KLF brings fascinating mix amidst influx of visitors

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KARACHI: The second day of the 13th Karachi Literature Festival (KLF), which is being organised by the Oxford University Press (OUP) Pakistan, from March 4 to March 6 at a local hotel, was again an affair full of invigorating discussions and vibrant performances, says a Press release.
The day began with talks on women’s contribution to Pakistani society and politics, and the changing role of art in contemporary society. Panelists in Pakistani Siyasat Aur Samaaj: Khwateen Ka Kirdar highlighted the important role women have played throughout the country’s history and regretted how so many have been held back by patriarchal restrictions, tribal holdovers and reactionary traditions.
Meanwhile, a mix of renowned sculptors and writers, art exhibition curators, and creative technologists looked at how technology was shaping contemporary art. They spoke in depth about how developments in social media were expanding the reach and impact of art and were optimistic about how the development of non-fungible tokens (NFTs) could be a boon for artists around the world.
One of the most entertaining sessions was a talk by renowned English author Hanif Kureishi. When asked about the growing trend of moral policing in literature, he replied there was nothing new about banning books. He remarked that the most interesting books ever written had been banned and that the step acknowledged the importance of books to society. Kureishi joked that he once considered burning his own books as it was an easy way to gain publicity. He concluded that literature survives, and books return to the limelight despite bans.
Another session on translation by poet Inam Nadeem and journalist Ghazi Salahuddin spoke on the importance of translation. They noted that literature couldn’t stay alive without translation. In the absence of translation, beautiful writing would be restricted to the author’s country of birth instead of being enjoyed by the world, they added.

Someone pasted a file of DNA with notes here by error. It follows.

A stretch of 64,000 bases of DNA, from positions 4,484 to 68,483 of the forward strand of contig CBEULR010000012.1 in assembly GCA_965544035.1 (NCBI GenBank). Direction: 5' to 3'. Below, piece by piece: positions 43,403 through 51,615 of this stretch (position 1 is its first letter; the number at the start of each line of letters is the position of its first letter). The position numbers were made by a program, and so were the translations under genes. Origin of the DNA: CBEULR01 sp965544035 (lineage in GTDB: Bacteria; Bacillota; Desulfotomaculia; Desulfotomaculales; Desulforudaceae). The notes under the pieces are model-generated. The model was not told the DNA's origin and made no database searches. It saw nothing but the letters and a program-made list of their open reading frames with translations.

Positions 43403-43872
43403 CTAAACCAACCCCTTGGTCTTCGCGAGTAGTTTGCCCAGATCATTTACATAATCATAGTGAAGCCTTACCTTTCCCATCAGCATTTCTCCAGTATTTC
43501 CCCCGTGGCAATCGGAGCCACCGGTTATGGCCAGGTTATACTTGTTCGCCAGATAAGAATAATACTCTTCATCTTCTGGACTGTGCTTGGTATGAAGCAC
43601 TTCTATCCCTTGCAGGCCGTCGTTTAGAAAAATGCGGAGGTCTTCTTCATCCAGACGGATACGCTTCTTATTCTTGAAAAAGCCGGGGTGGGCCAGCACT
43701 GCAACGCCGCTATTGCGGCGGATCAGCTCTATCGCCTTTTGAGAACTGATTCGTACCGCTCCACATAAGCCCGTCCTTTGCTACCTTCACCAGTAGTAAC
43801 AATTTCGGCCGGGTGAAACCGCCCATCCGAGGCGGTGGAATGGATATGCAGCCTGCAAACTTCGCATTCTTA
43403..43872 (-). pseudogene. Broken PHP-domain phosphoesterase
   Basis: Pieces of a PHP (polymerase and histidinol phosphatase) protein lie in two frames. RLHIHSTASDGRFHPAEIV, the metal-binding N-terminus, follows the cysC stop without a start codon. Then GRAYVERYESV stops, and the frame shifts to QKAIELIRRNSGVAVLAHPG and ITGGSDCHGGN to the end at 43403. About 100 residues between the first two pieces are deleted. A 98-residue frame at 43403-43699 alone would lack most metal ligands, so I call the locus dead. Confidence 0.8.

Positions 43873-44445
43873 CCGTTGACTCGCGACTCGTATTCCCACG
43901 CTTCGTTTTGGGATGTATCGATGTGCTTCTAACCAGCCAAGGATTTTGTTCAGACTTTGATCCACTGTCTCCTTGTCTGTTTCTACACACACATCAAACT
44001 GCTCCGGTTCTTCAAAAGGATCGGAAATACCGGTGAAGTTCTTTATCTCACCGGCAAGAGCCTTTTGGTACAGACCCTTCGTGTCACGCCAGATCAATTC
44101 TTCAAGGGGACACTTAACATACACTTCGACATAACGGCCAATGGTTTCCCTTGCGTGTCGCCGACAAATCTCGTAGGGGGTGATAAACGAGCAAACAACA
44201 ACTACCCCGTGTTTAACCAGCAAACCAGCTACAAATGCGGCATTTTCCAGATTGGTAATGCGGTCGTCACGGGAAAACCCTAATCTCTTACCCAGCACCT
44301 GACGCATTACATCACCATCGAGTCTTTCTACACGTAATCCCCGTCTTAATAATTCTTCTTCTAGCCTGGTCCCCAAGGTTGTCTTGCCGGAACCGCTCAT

Two of the most eagerly awaited and well-attended sessions were the book launch of The Reluctant Republic Ethos and Mythos of Pakistan by Nadeem Farooq Paracha, and the panel session Empowered Local Governments: Essential for Strengthening Democracy that was attended by Federal Minister for Planning and Development Asad Umar, renowned journalist Mazhar Abbas and lawyer Salahuddin Ahmed.
The session on local government revolved around the importance of devolving power as the strength of democracy was associated with the importance given to its lowest tier. Asad Umar noted how dictators gave a great deal of importance to local government as it helped them consolidate their power. However, he cautioned that despite this misuse, it was a powerful concept that could improve the efficiency of governance. Lawyer Salahuddin Ahmed explained the concept of subsidiarity stating that giving decision making powers and accountability at the lowest level could ensure swift resolution of the public’s concerns.
The second day came to a close with a mushaira and a film screening of a Pakistani film on the topic of the separation of East Pakistan, Khel Khel Main, as well as a light-hearted evening with social media stars.
Earlier on Friday, Pakistan President Dr Arif Alvi has inaugurated the ceremony.
In his address, President Dr Arif Alvi said literature festivals such as the KLF and many others around the country should be a key part of Pakistan’s cultural calendar.
Highlighting the significance of books, Dr Arif Alvi spoke of the importance of reading, and how a good book often made him feel that life was too short to truly appreciate the value of cultivating a regular reading habit.
He emphasised the significance of dialogue, debate and discussion in creating a tolerant society and highlighted the importance of morality in ensuring justice around the world.